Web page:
Congress’ failure to pass cyber security legislation this summer was very disappointing, Carter told Reuters after the speech, noting that the proposed measure would have helped increase U.S. cybersecurity “tremendously”.
As a result, he said, the Obama administration was trying to move ahead on its own, within existing legislative constraints.
“We’re trying to do without legislation some of the things -- obviously we can’t do everything -- that we need to do,” he said.
White House homeland security adviser John Brennan last month said the White House was exploring whether to issue an executive order to protect the nation’s critical computer infrastructure, but gave no details on the timing or possible content of such an order.
Senator Jay Rockefeller, who heads the Senate Commerce Committee, on Wednesday sent letters to the 500 biggest U.S. companies, challenging them to step up their computer security and blaming the defeat of the legislation on concerns raised by “a handful of business lobbying groups and trade associations.”
He asked the companies to identify their own best practices and to spell out their concerns about government-conducted risk assessments that were part of the cybersecurity bill. He warned that the companies could face “reactive and overly prescriptive legislation” if nothing was done until some cyber disaster.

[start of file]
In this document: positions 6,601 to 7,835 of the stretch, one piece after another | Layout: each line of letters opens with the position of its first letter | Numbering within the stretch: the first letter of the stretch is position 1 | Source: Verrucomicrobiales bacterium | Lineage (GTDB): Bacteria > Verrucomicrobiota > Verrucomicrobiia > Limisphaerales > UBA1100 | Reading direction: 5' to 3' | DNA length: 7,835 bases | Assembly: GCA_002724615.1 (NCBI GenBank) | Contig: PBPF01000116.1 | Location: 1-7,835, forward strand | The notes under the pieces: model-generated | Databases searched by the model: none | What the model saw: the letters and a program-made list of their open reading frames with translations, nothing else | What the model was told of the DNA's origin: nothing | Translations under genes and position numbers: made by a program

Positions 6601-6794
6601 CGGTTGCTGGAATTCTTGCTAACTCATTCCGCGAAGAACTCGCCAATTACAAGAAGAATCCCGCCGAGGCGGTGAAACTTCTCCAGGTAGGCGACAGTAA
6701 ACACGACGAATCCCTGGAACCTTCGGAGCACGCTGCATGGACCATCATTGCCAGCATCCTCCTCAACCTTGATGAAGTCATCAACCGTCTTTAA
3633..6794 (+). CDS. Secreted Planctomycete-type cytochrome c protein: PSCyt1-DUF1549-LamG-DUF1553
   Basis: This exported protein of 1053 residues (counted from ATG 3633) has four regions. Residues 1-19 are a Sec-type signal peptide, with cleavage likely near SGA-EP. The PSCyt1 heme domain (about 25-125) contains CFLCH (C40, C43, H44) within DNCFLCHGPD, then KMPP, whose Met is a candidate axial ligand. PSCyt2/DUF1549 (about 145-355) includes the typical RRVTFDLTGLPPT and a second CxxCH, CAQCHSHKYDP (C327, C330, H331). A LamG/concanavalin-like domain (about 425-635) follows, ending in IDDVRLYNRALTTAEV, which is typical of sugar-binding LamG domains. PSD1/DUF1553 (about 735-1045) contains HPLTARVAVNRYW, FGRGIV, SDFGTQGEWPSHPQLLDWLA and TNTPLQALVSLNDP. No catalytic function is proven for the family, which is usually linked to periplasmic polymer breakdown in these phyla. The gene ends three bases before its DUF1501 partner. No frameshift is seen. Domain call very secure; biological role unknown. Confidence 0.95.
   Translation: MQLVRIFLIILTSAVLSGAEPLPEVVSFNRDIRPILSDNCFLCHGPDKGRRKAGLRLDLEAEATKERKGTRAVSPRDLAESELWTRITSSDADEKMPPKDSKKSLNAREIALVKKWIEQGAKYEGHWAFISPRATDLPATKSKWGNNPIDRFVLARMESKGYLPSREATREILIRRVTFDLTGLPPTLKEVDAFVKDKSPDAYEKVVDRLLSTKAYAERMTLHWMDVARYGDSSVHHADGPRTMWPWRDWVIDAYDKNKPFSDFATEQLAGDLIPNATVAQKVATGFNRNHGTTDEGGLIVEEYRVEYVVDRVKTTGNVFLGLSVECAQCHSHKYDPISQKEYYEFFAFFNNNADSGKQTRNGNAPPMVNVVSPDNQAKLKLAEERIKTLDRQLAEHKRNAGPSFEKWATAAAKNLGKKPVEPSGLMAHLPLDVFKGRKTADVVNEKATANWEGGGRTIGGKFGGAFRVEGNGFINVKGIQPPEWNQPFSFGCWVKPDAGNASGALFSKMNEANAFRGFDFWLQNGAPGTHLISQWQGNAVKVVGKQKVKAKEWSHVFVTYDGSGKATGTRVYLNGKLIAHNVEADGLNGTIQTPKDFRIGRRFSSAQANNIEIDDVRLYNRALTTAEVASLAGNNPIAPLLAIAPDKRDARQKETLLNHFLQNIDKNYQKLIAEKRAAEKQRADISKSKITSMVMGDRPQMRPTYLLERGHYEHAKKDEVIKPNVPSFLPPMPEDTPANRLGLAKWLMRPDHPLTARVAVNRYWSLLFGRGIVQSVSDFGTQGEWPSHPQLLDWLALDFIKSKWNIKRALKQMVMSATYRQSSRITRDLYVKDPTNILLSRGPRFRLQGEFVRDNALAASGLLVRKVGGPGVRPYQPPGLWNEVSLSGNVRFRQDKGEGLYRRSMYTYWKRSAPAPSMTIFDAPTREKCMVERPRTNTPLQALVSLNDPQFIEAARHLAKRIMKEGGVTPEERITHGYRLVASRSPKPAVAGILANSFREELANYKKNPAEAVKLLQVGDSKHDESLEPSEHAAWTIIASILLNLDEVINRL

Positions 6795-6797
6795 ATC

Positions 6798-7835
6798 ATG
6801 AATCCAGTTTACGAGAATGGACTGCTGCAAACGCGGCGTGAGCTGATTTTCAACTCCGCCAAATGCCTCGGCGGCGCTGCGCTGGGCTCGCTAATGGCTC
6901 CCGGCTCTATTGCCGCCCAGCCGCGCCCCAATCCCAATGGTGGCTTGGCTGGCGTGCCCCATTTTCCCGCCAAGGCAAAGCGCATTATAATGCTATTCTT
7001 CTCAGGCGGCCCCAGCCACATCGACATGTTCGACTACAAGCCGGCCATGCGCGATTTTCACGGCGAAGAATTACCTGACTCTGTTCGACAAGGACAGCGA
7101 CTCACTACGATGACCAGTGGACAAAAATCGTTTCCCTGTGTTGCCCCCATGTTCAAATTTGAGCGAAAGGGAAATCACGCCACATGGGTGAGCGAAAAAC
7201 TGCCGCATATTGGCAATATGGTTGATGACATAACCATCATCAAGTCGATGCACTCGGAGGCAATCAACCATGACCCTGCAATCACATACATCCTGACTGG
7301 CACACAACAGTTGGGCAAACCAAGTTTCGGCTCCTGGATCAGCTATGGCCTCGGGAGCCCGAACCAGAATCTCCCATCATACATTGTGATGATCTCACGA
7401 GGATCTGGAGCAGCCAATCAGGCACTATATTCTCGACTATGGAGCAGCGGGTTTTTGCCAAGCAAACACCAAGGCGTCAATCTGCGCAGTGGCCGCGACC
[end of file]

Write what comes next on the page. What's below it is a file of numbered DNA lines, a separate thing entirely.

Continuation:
Carter told hundreds of industry executives and military officials at the conference that protecting the country’s privately-controlled computer networks raised myriad antitrust and privacy questions that needed to be addressed more quickly.
Some of those questions center on the amount and type of data that can be shared among private companies and with the government, and to what extent the government can get involved in protecting private networks.
The Pentagon is facing mounting budget pressures, especially if Congress fails to avert an additional $500 billion in across-the-board defense cuts due to start taking effect in January.
Carter said the budget reductions would have a devastating effect on a number of Pentagon programs, but continued investment in offensive and defense cyber operations would continue, along with unmanned systems, space capabilities and electronic warfare.